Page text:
7) Preparation: To prepare for the Reading sub-test, practice reading various types of healthcare-related texts. Familiarize yourself with different styles of writing, medical terminology, and the structure of questions typically asked in the Occupational English Test (OET).

Speaking

The Speaking sub-test in the Occupational English Test (OET) evaluates your ability to communicate effectively in English within a healthcare context. Here’s what you can expect from the Speaking sub-test:

Speaking Sub-test is Divided Into 3 Parts:

a) Part A: Introduction and warm-up conversation (2-3 minutes). This part aims to put you at ease and establish rapport with the interlocutor.

b) Part B: Role-play simulation (5 minutes). You are given a role-play card with a specific scenario relevant to your profession. You will have 2 minutes to prepare and then engage in a conversation with the interlocutor based on the scenario.

c) Part C: Professional discussion (about 10 minutes). This part involves a more in-depth discussion related to your profession and may include topics such as patient care, treatment options, or healthcare policies.

1) Format: The Speaking sub-test consists of a face-to-face interaction between you (the candidate) and an interlocutor (the examiner). The interaction is designed to simulate a typical healthcare consultation or discussion.

2) Skills Assessed: The Speaking sub-test assesses your ability to speak clearly and fluently, organize your ideas coherently, use appropriate language for different situations (formal vs. informal), and respond appropriately to questions and prompts from the interlocutor.

3) Content: The topics in the Speaking sub-test are directly relevant to healthcare practice, ensuring that your language skills are tested in contexts that mirror real-world scenarios you may encounter in your profession.

4) Assessment: Your performance in the Speaking sub-test is assessed based on criteria such as linguistic accuracy, communicative effectiveness, and the appropriateness of your responses in a healthcare context.

5) Preparation: To prepare for the Speaking sub-test, practice speaking English in healthcare-related scenarios. Work on your fluency, pronunciation, and ability to express complex ideas clearly. Familiarize yourself with common topics and vocabulary used in healthcare consultations and discussions.

Writing

1) Format: The Writing sub-test consists of one task that is directly related to your profession. You are given 45 minutes to complete this task.

2) Task Types: The task generally involves writing a letter or report based on a healthcare-related scenario.

3) Assessment: Your writing is assessed based on criteria such as task achievement (how well you address the task), coherence and cohesion (how well your ideas are organized and connected), lexical resource (your range and accuracy of vocabulary), and grammatical range and accuracy.

4) Content: The topics in the Writing sub-test are drawn from real-world healthcare scenarios, ensuring that your writing skills are tested in contexts relevant to your profession.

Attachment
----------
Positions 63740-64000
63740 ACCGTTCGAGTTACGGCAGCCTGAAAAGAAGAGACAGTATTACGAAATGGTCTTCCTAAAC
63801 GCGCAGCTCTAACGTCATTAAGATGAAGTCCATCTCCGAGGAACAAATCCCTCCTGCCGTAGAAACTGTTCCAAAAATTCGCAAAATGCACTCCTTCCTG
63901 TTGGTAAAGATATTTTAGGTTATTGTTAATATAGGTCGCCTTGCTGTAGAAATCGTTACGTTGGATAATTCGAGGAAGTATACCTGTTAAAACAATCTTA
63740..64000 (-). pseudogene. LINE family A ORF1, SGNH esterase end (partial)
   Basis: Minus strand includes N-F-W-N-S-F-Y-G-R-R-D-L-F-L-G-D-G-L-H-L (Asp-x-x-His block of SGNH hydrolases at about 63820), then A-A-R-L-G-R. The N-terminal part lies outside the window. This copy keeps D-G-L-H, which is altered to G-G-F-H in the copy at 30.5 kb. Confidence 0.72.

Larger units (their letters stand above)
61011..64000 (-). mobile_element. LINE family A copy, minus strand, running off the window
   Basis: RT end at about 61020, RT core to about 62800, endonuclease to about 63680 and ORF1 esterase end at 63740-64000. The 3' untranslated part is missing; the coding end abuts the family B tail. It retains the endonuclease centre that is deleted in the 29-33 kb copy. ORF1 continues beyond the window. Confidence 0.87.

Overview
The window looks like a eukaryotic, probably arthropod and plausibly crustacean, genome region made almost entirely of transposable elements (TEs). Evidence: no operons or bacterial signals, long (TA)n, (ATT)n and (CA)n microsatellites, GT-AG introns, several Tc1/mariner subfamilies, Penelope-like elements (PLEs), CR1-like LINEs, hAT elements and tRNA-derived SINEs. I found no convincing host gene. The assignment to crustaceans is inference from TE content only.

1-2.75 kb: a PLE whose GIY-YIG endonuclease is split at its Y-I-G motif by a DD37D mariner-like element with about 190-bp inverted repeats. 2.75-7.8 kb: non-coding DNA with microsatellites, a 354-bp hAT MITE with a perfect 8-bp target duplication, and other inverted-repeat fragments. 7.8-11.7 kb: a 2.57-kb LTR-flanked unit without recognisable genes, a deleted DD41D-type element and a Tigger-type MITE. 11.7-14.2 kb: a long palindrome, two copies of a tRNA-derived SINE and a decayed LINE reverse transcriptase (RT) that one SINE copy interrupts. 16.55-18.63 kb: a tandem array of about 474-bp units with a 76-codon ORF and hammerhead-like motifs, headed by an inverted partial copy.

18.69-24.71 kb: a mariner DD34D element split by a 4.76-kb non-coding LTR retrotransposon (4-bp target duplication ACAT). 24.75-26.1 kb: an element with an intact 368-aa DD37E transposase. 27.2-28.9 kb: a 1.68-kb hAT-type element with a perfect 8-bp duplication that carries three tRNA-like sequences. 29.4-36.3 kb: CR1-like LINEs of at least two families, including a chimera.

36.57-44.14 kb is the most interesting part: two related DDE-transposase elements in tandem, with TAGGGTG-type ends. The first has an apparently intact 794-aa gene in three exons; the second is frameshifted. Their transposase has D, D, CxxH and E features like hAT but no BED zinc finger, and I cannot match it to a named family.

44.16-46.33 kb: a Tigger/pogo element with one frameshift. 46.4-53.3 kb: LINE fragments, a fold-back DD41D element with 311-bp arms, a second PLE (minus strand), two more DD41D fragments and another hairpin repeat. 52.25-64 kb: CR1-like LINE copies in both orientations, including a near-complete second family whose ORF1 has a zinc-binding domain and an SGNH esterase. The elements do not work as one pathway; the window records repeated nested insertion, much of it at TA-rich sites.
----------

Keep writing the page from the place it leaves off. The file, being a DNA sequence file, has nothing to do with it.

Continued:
5) Preparation: To prepare for the Writing sub-test, practice writing letters and reports on healthcare-related topics. Familiarize yourself with the format and requirements of the task.

Timing and Results

Occupational English Test (OET) is available up to 24 times per year and can be taken at test venues around the world.

For Occupational English Test on Paper results are published online approximately days after the test OET on Computer and OET@Home results are available approximately 10 days after the test. Official statements of results are available to download the release of online results. There is no overall grade – candidates receive separate grades for each sub-test.

Most organisations that recognise Occupational English Test results typically require candidates to get a B grade or higher in all four sub-tests and consider scores valid for up to two years. Additionally, these organisations usually expect candidates to achieve the necessary grades in a single attempt. However, it’s important for candidates to verify the current requirements with the recognising organisation.

What's the Difference Between IELTS and OET ?

IELTS and OET

Occupational English Test
(OET)

1) Assess English proficiency for healthcare professionals seeking to work in English-speaking healthcare environments.

 2) Healthcare professionals (e.g., doctors, nurses, pharmacists)

3) Listening, Reading, Writing, Speaking

4) Healthcare-specific scenarios and language

5) Emphasis on healthcare-related tasks such as patient consultations, healthcare reports, etc.

6) Communication skills in healthcare settings, including language proficiency and contextual understanding.

7) Each sub-test varies in duration (e.g., Speaking around 20 minutes, Writing around 45 minutes).

1) Assess English proficiency for general purposes, academic studies, or work and migration in non-healthcare settings.

2) General population, students, professionals across various fields.

3) Listening, Reading, Writing, Speaking

4) General and academic English scenarios and language

5) General tasks not specific to healthcare, such as discussing general topics, describing charts, etc.

6) General proficiency in English language skills across various contexts and disciplines.

7) Total test duration is around 2 hours and 45 minutes for Listening, Reading, and Writing; Speaking test is around 11-14 minutes.